Haupt v. United States,
Annotate this Case
330 U.S. 631 (1947)
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U.S. Supreme Court
Haupt v. United States, 330 U.S. 631 (1947)
Haupt v. United States
Argued November 21, 22, 1946
Decided March 31, 1947
330 U.S. 631
1. In a trial for treason, proof by the direct testimony of two witnesses that defendant gave shelter for a period of six days to an enemy agent who had entered this country for purposes of sabotage, helped him to buy an automobile, and helped him to obtain employment in a plant manufacturing military equipment, all in aid of his known purpose of sabotage, was sufficient proof of overt acts to satisfy the requirements of Article III, § 3 of the Constitution. Cramer v. United States, 325 U. S. 1, distinguished. Pp. 330 U. S. 634-636.
2. Proof by direct testimony of two witnesses (detailed in the opinion) that the saboteur spent the nights in the house where the defendant lived and with the defendant's knowledge was sufficient proof of the overt act of harboring and sheltering. Pp. 330 U. S. 636-638.
3. Proof by direct testimony of two witnesses (detailed in the opinion) that the defendant purchased an automobile and that the saboteur took it and drove it away was sufficient proof of the overt act of assisting in the purchase of an automobile -- even though the testimony of the two witnesses was not identical, and some of their testimony related to different parts of the same transaction. Pp. 330 U. S. 638-640.
4. It was for the jury to determine upon the evidence whether the acts of defendant were motivated by parental solicitude for his son, the saboteur, or by adherence to the enemy cause. Pp. 330 U. S. 641-642.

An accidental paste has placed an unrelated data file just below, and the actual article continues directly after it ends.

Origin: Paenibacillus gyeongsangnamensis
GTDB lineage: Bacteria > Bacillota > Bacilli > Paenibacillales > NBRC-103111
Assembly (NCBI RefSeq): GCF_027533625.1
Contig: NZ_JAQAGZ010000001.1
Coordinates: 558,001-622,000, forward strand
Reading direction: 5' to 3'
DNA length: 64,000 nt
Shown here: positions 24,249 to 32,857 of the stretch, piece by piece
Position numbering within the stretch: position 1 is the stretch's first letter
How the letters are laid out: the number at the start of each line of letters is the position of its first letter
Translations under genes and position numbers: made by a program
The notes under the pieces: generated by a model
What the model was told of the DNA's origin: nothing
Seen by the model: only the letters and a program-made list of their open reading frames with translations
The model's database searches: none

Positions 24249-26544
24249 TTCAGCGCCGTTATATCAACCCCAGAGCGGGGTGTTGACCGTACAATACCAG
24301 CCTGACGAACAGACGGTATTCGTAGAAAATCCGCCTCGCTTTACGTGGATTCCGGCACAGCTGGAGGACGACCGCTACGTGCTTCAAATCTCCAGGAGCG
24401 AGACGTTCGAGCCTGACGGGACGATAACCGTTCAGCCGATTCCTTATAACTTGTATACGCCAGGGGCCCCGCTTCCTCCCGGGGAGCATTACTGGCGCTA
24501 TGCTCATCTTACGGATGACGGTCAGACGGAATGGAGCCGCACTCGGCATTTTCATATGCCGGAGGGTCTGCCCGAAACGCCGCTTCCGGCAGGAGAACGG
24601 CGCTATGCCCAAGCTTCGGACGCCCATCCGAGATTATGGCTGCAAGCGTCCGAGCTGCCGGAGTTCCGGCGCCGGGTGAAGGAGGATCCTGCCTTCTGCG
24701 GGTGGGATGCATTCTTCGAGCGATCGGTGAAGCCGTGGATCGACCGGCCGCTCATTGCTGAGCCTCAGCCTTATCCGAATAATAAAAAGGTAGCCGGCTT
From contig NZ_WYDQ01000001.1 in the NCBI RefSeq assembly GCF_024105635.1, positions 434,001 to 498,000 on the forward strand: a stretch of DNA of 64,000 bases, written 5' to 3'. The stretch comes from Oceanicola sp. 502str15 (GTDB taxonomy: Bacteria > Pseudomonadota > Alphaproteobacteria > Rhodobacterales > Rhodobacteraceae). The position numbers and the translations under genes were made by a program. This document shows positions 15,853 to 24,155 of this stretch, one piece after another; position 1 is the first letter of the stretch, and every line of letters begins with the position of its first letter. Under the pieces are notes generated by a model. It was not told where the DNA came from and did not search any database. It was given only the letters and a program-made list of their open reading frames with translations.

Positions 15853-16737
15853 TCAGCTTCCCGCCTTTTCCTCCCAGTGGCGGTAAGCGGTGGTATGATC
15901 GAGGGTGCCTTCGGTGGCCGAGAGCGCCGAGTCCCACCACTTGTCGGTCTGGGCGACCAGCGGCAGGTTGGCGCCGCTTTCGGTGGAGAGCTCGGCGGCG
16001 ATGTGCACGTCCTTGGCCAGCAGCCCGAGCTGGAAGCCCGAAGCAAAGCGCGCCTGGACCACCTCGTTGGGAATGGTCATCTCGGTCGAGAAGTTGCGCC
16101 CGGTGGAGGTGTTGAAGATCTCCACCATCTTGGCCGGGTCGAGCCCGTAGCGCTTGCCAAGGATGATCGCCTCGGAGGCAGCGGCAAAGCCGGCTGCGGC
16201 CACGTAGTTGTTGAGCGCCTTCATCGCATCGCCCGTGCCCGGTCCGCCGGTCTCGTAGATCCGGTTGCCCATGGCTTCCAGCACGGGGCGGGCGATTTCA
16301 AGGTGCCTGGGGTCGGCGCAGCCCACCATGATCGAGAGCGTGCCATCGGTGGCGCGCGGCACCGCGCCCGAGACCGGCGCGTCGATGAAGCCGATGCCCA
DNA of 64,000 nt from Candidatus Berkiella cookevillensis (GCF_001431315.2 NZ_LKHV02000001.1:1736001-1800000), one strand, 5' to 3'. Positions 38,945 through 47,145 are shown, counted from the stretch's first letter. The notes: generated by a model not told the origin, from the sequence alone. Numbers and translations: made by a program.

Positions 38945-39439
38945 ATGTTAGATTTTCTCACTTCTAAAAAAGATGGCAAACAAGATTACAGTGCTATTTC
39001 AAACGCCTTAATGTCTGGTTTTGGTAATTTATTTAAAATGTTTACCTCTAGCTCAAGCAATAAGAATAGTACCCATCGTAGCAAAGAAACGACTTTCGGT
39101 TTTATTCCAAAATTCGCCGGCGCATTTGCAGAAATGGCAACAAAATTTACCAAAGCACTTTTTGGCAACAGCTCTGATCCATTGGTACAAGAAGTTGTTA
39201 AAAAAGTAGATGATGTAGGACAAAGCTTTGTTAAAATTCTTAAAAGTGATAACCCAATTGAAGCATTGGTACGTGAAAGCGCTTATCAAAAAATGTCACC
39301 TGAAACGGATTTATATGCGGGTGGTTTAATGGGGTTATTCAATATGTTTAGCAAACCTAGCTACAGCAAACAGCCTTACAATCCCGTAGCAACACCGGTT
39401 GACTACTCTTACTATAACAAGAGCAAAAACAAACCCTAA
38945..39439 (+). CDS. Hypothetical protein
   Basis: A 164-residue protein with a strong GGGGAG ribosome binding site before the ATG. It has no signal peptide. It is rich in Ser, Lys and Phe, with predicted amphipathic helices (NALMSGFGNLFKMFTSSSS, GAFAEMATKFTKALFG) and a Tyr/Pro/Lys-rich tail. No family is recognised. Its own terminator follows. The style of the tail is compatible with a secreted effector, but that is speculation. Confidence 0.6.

5. The jury were properly instructed that, if they found that defendant's intention was not to injure the United States, but merely to aid his son
"as an individual, as distinguished from assisting him in his purposes, if such existed, of aiding the German Reich, or of injuring the United States, the defendant must be found not guilty."
Pp. 330 U. S. 641-642.
6. Conversations and occurrences evidencing the defendant's sympathy with Germany and with Hitler and hostility to the United States, though long prior to the indictment, were admissible on the question of intent and adherence to the enemy, and their weight was for the jury. Pp. 330 U. S. 642-643.
7. When legal basis for a conviction of treason has been laid by the testimony of two witnesses to the same overt act, there is nothing
in the text or policy of the Constitution precluding the use of corroborative out-of-court admissions or confessions. P. 330 U. S. 643.
8. Other errors assigned by petitioner relative to the conduct of the trial -- such as permitting the indictment to go to the jury room, allowing the jury to have a typewritten copy of the court's charge, holding the jury together for a long time, reading the testimony of certain witnesses to the jury at its request, failing to order a special verdict, and improper appeals to passion by the prosecutor -- are examined and found not to involve such unfairness or irregularity as would warrant reversal. P. 330 U. S. 643.
152 F.2d 771 affirmed.
Petitioner was indicted and convicted of treason. The Circuit Court of Appeals reversed. 136 F.2d 661. On a second trial, petitioner was again convicted. T he Circuit Court of Appeals affirmed. 152 F.2d 771. This Court granted certiorari. 328 U.S. 831. Affirmed, p. 330 U. S. 644.